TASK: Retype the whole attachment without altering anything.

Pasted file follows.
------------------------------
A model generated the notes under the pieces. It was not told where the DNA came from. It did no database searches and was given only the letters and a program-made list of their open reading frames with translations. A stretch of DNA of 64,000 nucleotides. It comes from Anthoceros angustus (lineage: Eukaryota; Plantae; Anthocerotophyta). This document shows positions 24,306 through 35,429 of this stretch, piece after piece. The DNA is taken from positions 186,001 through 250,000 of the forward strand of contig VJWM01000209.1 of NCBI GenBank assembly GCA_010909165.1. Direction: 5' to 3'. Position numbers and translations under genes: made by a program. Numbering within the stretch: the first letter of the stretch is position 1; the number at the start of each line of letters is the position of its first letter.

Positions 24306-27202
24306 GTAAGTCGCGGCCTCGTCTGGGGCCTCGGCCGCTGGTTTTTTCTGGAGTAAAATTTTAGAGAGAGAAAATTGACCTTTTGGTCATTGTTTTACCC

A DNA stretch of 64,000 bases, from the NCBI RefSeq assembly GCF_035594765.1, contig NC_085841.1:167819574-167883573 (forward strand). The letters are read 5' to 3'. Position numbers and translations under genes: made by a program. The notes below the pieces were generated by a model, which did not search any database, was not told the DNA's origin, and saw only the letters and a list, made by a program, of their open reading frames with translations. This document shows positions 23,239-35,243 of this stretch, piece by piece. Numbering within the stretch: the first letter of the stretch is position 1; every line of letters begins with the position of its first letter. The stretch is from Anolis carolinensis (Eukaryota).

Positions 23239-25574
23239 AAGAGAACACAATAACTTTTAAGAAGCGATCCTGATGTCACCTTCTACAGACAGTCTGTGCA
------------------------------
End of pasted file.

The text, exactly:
A model generated the notes under the pieces. It was not told where the DNA came from. It did no database searches and was given only the letters and a program-made list of their open reading frames with translations. A stretch of DNA of 64,000 nucleotides. It comes from Anthoceros angustus (lineage: Eukaryota; Plantae; Anthocerotophyta). This document shows positions 24,306 through 35,429 of this stretch, piece after piece. The DNA is taken from positions 186,001 through 250,000 of the forward strand of contig VJWM01000209.1 of NCBI GenBank assembly GCA_010909165.1. Direction: 5' to 3'. Position numbers and translations under genes: made by a program. Numbering within the stretch: the first letter of the stretch is position 1; the number at the start of each line of letters is the position of its first letter.

Positions 24306-27202
24306 GTAAGTCGCGGCCTCGTCTGGGGCCTCGGCCGCTGGTTTTTTCTGGAGTAAAATTTTAGAGAGAGAAAATTGACCTTTTGGTCATTGTTTTACCC

A DNA stretch of 64,000 bases, from the NCBI RefSeq assembly GCF_035594765.1, contig NC_085841.1:167819574-167883573 (forward strand). The letters are read 5' to 3'. Position numbers and translations under genes: made by a program. The notes below the pieces were generated by a model, which did not search any database, was not told the DNA's origin, and saw only the letters and a list, made by a program, of their open reading frames with translations. This document shows positions 23,239-35,243 of this stretch, piece by piece. Numbering within the stretch: the first letter of the stretch is position 1; every line of letters begins with the position of its first letter. The stretch is from Anolis carolinensis (Eukaryota).

Positions 23239-25574
23239 AAGAGAACACAATAACTTTTAAGAAGCGATCCTGATGTCACCTTCTACAGACAGTCTGTGCA